At Ivy Ridge Asset Management, our financial planners understand how important your 401(k) is to you. When you make a point to invest in your retirement savings plan, it allows you to save a piece of your paycheck before taxes are taken out which can lead to beneficial tax breaks and employer contributions. While a 401(k) can help you save, there are a variety of restrictions and caveats that can result in costly penalties and fees. To ensure you avoid the 401(k) tax tsunami, our team of experienced financial advisors has compiled a list on how you can work to bypass unnecessary and costly 401(k) fees.

Early Withdrawalsdreamstime_xxl_12880616

If you’ve been saving money in your 401(k) consistently over the long term, you’ve probably already accumulated a large sum of money in your retirement plan. This money is meant to be a nest egg for your retirement, and it is often discouraged that you tap into these funds prematurely to ensure financial security down the road. If you face an emergency and find yourself dipping into these funds before the appropriate retirement age of 59.5 years old, the Internal Revenue Service will assess a 10 percent penalty for your early withdrawal. In order to avoid these fees, there are a few workarounds you should consider before taking money out of your retirement plan.

Hardship Withdrawal

Hardship withdrawals are one of the only ways to take money from your 401(k) distribution before you reach retirement age. Despite its name, this type of withdrawal can still be subject to a 10 percent penalty, in addition to income taxes owed, except for a few small circumstances. Some of these special circumstances can include things such as medical expenses, funeral expenses, college tuition and even a downpayment on a home. If you lose your job at the age of 55 or later, you won’t be required to pay the 10 percent penalty on withdrawals from the 401(k) associated with that career.

If you receive a hardship withdrawal, your financial institution will send you a 1099-R form that will show the amount of your 401(k) taken, indicating the reason for a penalty waiver in box 7. If you find that you are eligible for a waiver and the 1099-R does not indicate an exception code, you may need to file Form 5329 to claim the exception. Once everything is taken care of, your withdrawal will be reported as income on your federal and state tax return forms.

Rollover To IRA

If you find yourself in a financial hardship due to changing jobs, you can move money out of your 401(k) by transferring the funds to an IRA. When you rollover your 401(k) balance to an IRA, it’s important that you transfer your savings directly from the 401(k) to the main custodian of the new account. If the check from your former employer is made out to you, twenty percent of the total will be withheld for income tax. If you don’t submit the entire sum of your savings into a new retirement account or IRA within 60 days, including the twenty percent being withheld for income tax, any missing portion will be considered a distribution and you may be stuck with an early income tax penalty and withdrawal penalty down the road.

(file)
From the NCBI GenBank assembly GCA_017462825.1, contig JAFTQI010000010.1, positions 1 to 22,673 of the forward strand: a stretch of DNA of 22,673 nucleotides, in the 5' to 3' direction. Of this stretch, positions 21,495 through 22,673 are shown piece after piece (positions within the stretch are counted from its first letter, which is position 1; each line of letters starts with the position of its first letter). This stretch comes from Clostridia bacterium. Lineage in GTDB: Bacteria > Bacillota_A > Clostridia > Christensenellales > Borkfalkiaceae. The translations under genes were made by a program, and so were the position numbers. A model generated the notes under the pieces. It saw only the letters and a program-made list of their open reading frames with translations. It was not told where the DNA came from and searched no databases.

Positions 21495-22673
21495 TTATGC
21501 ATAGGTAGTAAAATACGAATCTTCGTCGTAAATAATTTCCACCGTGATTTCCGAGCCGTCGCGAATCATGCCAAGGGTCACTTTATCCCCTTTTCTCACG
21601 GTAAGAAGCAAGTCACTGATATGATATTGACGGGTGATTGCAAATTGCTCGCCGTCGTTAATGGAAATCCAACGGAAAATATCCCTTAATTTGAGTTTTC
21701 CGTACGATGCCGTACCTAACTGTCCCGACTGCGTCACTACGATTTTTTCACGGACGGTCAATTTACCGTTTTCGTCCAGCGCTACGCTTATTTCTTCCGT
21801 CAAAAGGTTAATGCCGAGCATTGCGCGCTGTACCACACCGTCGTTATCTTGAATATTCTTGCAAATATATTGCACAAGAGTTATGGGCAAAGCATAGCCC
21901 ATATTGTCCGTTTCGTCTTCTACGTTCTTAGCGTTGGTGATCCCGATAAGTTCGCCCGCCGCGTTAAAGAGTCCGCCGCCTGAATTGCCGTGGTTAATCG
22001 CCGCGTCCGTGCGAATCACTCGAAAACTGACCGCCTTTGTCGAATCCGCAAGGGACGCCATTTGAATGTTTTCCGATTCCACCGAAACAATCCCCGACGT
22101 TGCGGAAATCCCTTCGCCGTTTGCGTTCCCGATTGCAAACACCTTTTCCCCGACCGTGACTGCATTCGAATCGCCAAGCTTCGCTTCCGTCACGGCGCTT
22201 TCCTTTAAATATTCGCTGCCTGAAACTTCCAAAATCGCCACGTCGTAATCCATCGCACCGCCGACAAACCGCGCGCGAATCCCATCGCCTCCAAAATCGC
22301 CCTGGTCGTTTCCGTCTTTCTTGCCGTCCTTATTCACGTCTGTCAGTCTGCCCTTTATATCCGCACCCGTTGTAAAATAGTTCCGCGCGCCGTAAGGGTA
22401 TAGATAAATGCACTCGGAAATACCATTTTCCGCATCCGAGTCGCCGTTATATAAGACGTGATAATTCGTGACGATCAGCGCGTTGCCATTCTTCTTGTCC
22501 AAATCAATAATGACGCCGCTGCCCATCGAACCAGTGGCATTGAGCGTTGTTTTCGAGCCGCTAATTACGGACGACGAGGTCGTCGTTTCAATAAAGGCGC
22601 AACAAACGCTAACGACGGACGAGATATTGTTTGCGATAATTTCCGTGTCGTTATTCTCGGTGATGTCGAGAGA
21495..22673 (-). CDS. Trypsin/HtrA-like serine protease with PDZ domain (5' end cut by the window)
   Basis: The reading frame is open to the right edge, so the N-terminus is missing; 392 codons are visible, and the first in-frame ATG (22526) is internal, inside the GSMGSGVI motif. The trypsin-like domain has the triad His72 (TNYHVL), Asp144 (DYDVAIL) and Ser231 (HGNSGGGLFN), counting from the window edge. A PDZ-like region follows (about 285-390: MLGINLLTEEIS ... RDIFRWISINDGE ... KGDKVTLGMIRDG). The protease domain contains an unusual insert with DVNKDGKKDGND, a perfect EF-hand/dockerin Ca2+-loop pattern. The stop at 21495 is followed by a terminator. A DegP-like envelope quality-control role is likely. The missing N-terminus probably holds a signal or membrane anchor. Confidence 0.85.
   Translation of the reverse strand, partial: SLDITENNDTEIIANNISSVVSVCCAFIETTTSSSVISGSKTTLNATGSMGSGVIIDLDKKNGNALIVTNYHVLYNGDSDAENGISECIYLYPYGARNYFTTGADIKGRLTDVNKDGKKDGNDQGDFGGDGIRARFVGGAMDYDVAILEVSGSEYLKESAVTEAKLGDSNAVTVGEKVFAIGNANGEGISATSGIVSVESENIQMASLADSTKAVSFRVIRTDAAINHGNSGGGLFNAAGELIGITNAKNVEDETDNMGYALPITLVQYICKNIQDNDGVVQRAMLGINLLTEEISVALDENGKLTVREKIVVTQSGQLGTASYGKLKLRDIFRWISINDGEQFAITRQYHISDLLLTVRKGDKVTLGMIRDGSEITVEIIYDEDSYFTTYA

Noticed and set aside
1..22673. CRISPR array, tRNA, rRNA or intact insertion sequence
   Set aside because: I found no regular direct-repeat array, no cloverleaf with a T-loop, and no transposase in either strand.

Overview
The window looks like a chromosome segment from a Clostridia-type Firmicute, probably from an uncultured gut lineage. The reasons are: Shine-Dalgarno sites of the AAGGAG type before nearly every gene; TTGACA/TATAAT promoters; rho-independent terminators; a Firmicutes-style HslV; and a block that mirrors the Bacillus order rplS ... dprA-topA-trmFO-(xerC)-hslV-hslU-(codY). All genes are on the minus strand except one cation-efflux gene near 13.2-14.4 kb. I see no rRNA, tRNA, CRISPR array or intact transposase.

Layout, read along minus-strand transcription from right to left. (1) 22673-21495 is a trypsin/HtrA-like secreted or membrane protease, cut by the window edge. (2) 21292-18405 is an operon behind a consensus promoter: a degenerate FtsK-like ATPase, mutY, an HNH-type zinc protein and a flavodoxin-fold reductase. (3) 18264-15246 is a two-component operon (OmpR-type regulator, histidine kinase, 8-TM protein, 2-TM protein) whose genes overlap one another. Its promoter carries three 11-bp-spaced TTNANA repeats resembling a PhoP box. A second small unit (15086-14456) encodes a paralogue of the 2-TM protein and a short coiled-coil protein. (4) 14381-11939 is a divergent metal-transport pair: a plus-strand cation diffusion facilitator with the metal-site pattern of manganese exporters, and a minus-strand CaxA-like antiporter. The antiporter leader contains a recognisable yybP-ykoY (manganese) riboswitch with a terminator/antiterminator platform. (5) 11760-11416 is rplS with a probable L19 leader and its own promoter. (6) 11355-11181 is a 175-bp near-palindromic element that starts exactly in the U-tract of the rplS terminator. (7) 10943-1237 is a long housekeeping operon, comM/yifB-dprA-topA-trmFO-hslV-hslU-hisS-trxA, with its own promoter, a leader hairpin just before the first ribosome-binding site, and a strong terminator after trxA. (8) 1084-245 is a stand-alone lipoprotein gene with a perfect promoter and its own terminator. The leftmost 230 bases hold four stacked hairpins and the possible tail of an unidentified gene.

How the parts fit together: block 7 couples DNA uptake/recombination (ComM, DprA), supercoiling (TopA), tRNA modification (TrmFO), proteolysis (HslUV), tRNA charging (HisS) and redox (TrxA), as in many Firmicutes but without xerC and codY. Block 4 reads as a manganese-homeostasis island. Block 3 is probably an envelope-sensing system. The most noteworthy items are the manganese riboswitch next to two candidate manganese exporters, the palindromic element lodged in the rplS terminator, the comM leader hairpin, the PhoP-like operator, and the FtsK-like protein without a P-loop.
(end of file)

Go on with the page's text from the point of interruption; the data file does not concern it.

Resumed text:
At Ivy Ridge Asset Management, we’ve helped hundreds of people successfully rollover their 401(k) to a new retirement plan or IRA. Since this process can be extremely complicated, any missteps may trigger expensive penalties and taxes. Instead of trying to figure out everything on your own, contact our experienced financial planners today.


If your 401(k) plan allows you to take loans from your retirement savings account, you may have the option of repaying the money back over a certain period of time, with interest that you pay to yourself. While this type of loan may seem appealing to many people, there are some downsides to it. A major problem with a 401(k) loan is that if you leave your current employer for any reason while the loan is being paid back, the entire loan generally becomes due and payable within a very short amount of time. If you don’t have the funds to pay the remaining amount of your loan in full, you may end up paying both taxes and penalties on the outstanding loan amount.

dreamstime_xxl_1822591Substantially Equal Payments

According to Section 72(t) of the income tax code, you’re allowed to withdraw money from your retirement savings plan before retirement age under certain conditions. You must take substantially equal payments over a certain period of time, with the minimum being five years. While you are still required to pay taxes on each withdrawal, you can avoid unnecessary penalties and fines. This is a great option for those who want to retire early and need the additional income to monthly pay bills. You may also have the option of structuring your withdrawals over your entire life expectancy to avoid fees and penalties.

First Time Homebuyers

At Ivy Ridge Asset Management, we’ve worked with hundreds of first time homebuyers to successfully put a down payment on a home. The IRS allows many first homebuyers to take money out of their 401(k) to use as a down payment on a home, without having to worry about paying the 10 percent early withdrawal penalty.

Medical Expenses

If your medical expenses exceed 7.5 percent of your adjusted gross income or you’re a permanently disabled, the 10 percent penalty for early withdrawal of your 401(k) will be waived by the IRS. While you’ll still have to pay any tax owed on the distribution, you’ll be able to deduct finances from your retirement account at your own will to a certain extent.

Ivy Ridge Asset Management is proud to be a leader of financial planning services in Rhinebeck. If you need assistance when it comes to making sound financial decisions regarding your 401(k), contact our financial advisors today!